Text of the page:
Sarawak must stop timber corruption

Posted on March 8, 2011


Opposition blog Sarawak Report has highlighted how it has organised demonstrations in London, Ottawa and Seattle…against timber corruption, no less!

Unfortunately, the opposition-backed Sarawak Report blog is sometimes too blatantly political in implementing its tactics, that it’s obviously not the forests or the people that they really care about, but the political ambitions of a few individuals.

Whatever timber corruption means, I believe it should be stopped. The combination of timber AND corruption really SOUNDS bad and I must agree that it has to be stopped.

Knowing the opposition blog Sarawak Report, somehow the combination of the two words would no doubt be added to the combination of the words Taib AND Mahmud, as well.

I have to give it to this particular opposition blog, it has always stayed ON MESSAGE all this while.

For sure, this is the direct influence of the sister-in-law of a former British Prime Minister and also the experienced political bloggers from 1Malaya. The Sarawakians in the team are also instrumental as they have contributed greatly to supplying content that is meant to both hurt and harm.

I am sure that the demonstrators are not complaining about timber being corrupted by termites, although I am against that too.

The demonstrators are actually upset about two things; timber and corruption. So it was only natural to combine the two, so that they only need to protest once, instead of twice. Judging by the size of the crowd, it would have been hard to get a repeat performance.

I don’t want to be perceived as mocking efforts to save the environment and save the rainforests but the attempt made by the people behind the opposition Sarawak Report blog was so half-arsed that it really makes me quite upset!

Then they had the cheek to spin the story to make it sound like such a brilliant event. I’m sure the most brilliant thing about the protests were the sessions at the pub later.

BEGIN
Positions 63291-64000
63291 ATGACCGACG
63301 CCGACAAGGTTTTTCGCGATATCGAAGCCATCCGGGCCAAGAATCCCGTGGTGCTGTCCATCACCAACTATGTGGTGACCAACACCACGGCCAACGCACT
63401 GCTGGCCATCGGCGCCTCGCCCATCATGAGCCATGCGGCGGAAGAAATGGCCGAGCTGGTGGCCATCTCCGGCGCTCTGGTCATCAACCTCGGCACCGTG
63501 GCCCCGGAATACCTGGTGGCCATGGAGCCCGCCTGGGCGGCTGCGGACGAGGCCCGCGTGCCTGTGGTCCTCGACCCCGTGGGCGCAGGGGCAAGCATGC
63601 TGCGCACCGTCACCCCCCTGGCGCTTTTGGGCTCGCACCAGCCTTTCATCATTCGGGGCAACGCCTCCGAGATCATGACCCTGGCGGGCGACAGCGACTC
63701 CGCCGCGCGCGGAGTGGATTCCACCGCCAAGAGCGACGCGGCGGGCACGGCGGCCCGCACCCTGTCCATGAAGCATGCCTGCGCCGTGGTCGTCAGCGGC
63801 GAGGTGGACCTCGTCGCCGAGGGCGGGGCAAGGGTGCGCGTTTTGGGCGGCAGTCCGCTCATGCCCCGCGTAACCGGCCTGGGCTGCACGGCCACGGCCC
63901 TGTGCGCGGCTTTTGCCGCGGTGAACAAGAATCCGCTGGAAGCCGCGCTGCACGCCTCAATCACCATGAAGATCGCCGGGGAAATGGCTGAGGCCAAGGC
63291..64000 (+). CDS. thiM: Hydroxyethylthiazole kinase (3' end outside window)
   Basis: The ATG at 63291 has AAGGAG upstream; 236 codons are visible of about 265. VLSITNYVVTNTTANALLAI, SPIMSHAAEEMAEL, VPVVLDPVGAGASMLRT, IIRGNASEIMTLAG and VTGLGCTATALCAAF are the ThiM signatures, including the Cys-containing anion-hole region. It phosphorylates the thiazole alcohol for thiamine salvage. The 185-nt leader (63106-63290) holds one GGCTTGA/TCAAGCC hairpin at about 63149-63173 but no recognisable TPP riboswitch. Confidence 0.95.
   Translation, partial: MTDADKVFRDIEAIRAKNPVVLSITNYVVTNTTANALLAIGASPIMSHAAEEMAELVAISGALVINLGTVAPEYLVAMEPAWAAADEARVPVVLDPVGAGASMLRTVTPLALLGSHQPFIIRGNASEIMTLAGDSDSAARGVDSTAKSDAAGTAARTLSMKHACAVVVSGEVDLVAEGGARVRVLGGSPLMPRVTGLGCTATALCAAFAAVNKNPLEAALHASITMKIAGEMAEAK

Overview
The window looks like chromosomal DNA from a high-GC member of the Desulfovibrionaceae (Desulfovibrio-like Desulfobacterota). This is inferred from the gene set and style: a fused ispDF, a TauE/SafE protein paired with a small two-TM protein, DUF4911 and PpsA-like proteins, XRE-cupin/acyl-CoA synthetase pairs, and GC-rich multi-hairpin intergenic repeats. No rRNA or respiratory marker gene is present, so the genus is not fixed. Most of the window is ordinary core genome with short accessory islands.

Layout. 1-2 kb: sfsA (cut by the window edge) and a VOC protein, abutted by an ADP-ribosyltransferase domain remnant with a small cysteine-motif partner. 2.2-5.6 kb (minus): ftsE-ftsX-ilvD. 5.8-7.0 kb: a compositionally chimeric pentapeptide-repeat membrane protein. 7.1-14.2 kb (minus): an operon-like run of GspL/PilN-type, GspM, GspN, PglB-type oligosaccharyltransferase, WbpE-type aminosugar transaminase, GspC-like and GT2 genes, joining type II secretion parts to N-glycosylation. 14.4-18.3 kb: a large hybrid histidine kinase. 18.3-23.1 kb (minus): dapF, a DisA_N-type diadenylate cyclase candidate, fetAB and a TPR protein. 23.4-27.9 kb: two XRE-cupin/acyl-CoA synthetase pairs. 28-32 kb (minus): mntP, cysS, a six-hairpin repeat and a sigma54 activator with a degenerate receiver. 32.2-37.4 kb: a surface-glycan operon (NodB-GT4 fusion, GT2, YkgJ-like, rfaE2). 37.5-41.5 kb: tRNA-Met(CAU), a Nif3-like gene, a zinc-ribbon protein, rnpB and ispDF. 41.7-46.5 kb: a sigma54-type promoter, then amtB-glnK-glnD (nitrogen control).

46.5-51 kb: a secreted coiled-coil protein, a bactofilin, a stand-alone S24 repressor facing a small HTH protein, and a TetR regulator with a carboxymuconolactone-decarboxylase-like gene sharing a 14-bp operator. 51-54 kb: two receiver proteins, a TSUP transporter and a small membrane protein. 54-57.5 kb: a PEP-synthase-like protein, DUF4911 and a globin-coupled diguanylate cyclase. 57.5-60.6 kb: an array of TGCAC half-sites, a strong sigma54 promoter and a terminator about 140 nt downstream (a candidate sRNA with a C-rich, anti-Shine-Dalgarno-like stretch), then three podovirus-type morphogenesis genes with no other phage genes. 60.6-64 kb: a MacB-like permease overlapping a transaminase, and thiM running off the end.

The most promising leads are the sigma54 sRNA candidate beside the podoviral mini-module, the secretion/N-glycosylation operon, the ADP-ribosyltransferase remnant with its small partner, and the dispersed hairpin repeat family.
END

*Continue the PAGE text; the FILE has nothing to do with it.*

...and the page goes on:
Back to timber corruption, I have to say that Sarawak is both blessed and cursed to have within its borders one of the last remaining rainforests in the world today.

I say blessed because the rainforest provides a financial boon for Sarawak, in terms of the timber and treasure trove of biodiversity it can provide for the State economy. Fascination with the rainforest also brings tourism money, which is always good money.

I also say cursed though, because by the mere fact that Sarawak is one of the last governments to have a rainforest means that others-who have cut down their forests long before we did-get very mad when we try to harvest our forests for timber. An important source of income for our people, by the way.

But if we’ve done so terribly over the past decades, how come we STILL have forests left and others don’t?

If our record in conservation is so bad, how come we can plant oil palms and develop planted forests and build dams and STILL have a sizeable amount of rainforest left?

And don’t forget that the Sarawak Chief Minister just announced that he wants to make the central region of Sarawak into the best eco-tourism destination in South East Asia under the SCORE initiative.

It won’t be difficult if you see how much rainforest we actually have left, and which will actually be intact for generations to come.

I believe that the current government has always tried, to the best of its abilities, to implement a sustainable forest management system.

This means we no cut down all our trees and we no kill all our orang utans, as some of you out there would like to believe. Silly Sarawak Report.

But, as the title of this posting proposes, we really must stop timber corruption because it defeats the purpose of the government’s sustainable forestry management initiatives, doesn’t it?

Timber corruption that leads to illegal logging occurs deep in the jungles of Sarawak, where elements of organized crime are said to profit by paying off enforcement officers to turn a blind eye to their activities.

The gangsters are claimed to be the minor players in the timber industry but the fact that they’re cash rich means they can do a lot of damage to our rainforests.

It’s hard for the large timber concession owners to get away with such things, and for them it makes more financial sense to play by the rules, anyway.

So, I believe that if we want to protect our rainforests, we should invest more in enforcement efforts against illegal logging and we may need to seek help from across the South China Sea in this area.

Instead of protesting in foreign lands, maybe we need to spend more time thinking of a better solution on how to save our beloved rainforests in Sarawak.

Those who really care about the rainforests should all sit down together, and this includes those in the government, whose job it is to care AND also those in NGOs, whose job it is genuinely to care.

More importantly, we shouldn’t stop caring when the elections are over.






Posted in: environment, SCORE